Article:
Jul. 05, 2016
The music was heard from over a block away as parents, students, and community members joined Chinook Park School in June to cap off a year-long celebration of sound and the school’s “Project Engage: Living our Lives for a Sustainable Future.” The event included pop up performances, a street festival vibe and exploration of a new sound sculpture built entirely from recycled metal materials.
The objective of Project Engage is to link school and community together to care for our local environment through creativity and innovation. Last September, Chinook Park School launched a metal recycling program in collaboration with Henry Wise Wood School and the local community association. Since September, over 7,500 pounds of metal has been diverted from the landfill, some of which was used to create the interactive musical park.
The school worked with Chris Sandvoss, a luthier and artist-in-residence, to design and built the sound sculpture. To reinforce music’s connection with math and science and to document our learning process, the National Music Centre was also involved. CBE specialist Erin Quinn guided teachers and students through the design process. We collaborated to create authentic, meaningful learning opportunities that placed community and sustainability at the centre of the students’ learning.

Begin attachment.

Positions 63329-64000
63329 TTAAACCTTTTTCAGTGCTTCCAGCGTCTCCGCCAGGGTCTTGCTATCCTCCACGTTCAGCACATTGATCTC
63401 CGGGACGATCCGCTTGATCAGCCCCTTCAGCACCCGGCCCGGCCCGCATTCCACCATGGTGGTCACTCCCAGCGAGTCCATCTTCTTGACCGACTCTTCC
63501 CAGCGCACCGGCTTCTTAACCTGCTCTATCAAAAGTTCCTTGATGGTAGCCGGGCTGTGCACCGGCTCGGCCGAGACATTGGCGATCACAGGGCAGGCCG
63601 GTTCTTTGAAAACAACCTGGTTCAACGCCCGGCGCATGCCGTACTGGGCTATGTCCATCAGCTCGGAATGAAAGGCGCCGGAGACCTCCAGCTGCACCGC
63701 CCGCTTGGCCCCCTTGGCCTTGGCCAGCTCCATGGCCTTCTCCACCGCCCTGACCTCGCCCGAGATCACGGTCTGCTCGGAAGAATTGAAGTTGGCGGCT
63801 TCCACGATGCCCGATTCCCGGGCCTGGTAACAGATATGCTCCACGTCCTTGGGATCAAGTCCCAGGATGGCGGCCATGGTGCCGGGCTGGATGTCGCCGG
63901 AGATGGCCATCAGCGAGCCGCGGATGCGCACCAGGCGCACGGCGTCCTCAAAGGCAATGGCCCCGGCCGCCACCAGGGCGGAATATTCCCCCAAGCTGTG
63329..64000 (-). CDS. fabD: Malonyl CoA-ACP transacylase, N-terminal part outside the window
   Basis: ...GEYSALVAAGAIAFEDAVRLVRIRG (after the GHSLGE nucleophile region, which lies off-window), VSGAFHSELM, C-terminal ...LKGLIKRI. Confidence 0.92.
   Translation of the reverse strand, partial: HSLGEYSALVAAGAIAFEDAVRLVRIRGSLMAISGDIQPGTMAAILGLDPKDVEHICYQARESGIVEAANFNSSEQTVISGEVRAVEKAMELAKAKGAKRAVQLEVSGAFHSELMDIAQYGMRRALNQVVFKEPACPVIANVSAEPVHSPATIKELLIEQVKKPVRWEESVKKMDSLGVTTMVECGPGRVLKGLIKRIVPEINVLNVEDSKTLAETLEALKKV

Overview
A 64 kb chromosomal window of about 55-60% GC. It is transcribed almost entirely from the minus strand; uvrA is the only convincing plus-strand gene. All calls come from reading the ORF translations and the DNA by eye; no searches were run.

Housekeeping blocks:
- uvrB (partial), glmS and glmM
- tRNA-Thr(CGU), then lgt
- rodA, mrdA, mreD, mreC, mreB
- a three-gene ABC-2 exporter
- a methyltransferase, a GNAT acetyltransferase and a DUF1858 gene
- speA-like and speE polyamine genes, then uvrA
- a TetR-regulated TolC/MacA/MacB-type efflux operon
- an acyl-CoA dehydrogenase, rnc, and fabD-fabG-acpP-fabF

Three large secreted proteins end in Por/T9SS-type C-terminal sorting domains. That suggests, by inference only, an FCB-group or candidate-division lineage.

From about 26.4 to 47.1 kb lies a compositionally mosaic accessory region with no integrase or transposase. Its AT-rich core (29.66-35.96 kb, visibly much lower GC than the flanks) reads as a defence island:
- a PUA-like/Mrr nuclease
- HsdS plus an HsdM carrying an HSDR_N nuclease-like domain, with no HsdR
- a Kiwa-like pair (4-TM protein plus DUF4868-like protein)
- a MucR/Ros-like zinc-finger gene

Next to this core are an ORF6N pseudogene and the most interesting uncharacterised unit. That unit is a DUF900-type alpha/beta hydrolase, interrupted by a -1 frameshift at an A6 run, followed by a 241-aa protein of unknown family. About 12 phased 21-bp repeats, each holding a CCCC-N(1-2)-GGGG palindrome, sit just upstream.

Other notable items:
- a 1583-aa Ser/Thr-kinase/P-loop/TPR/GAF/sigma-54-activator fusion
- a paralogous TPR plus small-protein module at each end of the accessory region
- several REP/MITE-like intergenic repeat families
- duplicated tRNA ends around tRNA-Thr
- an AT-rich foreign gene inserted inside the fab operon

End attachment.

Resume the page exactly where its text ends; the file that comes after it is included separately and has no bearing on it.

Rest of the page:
Every student in the school found a place in this project, and all students had a hand in the sound sculpture’s design.
Kindergarten students colour-coded the pentatonic scale so music played on the sculpture would harmonize, and designed musical patterns within it.
- Grade 1 students tested different materials and made recommendations about the sculpture’s construction.
- Grade 2 students experimented with how the viscosity of a liquid could change a sound and created water drums.
- Grade 3 and 4 students prototyped instruments and tested their scientific hypotheses.
- Grade 5 and 6 students listened to weather and replicated the sounds they heard in rain and thunder.
Chris honoured the creative ideas from students and let the students’ prototyping inform the design of the sculpture, taking their ideas away to his workshop to weld together the final design.
The sound sculpture is located in the school courtyard and will be available for Chinook Park students to enjoy for many years to come.